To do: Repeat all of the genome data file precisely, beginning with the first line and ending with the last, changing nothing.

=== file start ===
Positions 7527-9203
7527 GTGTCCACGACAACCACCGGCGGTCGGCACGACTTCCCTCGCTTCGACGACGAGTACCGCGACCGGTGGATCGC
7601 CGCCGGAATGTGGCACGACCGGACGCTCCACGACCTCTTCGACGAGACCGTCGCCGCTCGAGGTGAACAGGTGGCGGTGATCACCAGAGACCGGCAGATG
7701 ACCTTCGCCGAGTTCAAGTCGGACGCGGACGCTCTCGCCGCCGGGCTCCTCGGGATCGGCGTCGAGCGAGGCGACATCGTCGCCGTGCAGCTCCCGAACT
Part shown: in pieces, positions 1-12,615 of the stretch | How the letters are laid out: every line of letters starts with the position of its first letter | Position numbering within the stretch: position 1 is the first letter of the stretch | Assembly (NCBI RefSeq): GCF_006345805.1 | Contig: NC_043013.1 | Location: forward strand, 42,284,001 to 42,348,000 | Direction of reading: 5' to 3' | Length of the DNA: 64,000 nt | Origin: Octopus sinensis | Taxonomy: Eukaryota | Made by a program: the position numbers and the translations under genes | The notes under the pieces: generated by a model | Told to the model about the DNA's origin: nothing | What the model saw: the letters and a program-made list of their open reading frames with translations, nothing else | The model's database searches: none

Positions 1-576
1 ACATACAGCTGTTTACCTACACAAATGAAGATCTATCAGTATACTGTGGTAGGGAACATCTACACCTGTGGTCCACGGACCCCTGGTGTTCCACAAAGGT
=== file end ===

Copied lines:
Positions 7527-9203
7527 GTGTCCACGACAACCACCGGCGGTCGGCACGACTTCCCTCGCTTCGACGACGAGTACCGCGACCGGTGGATCGC
7601 CGCCGGAATGTGGCACGACCGGACGCTCCACGACCTCTTCGACGAGACCGTCGCCGCTCGAGGTGAACAGGTGGCGGTGATCACCAGAGACCGGCAGATG
7701 ACCTTCGCCGAGTTCAAGTCGGACGCGGACGCTCTCGCCGCCGGGCTCCTCGGGATCGGCGTCGAGCGAGGCGACATCGTCGCCGTGCAGCTCCCGAACT
Part shown: in pieces, positions 1-12,615 of the stretch | How the letters are laid out: every line of letters starts with the position of its first letter | Position numbering within the stretch: position 1 is the first letter of the stretch | Assembly (NCBI RefSeq): GCF_006345805.1 | Contig: NC_043013.1 | Location: forward strand, 42,284,001 to 42,348,000 | Direction of reading: 5' to 3' | Length of the DNA: 64,000 nt | Origin: Octopus sinensis | Taxonomy: Eukaryota | Made by a program: the position numbers and the translations under genes | The notes under the pieces: generated by a model | Told to the model about the DNA's origin: nothing | What the model saw: the letters and a program-made list of their open reading frames with translations, nothing else | The model's database searches: none

Positions 1-576
1 ACATACAGCTGTTTACCTACACAAATGAAGATCTATCAGTATACTGTGGTAGGGAACATCTACACCTGTGGTCCACGGACCCCTGGTGTTCCACAAAGGT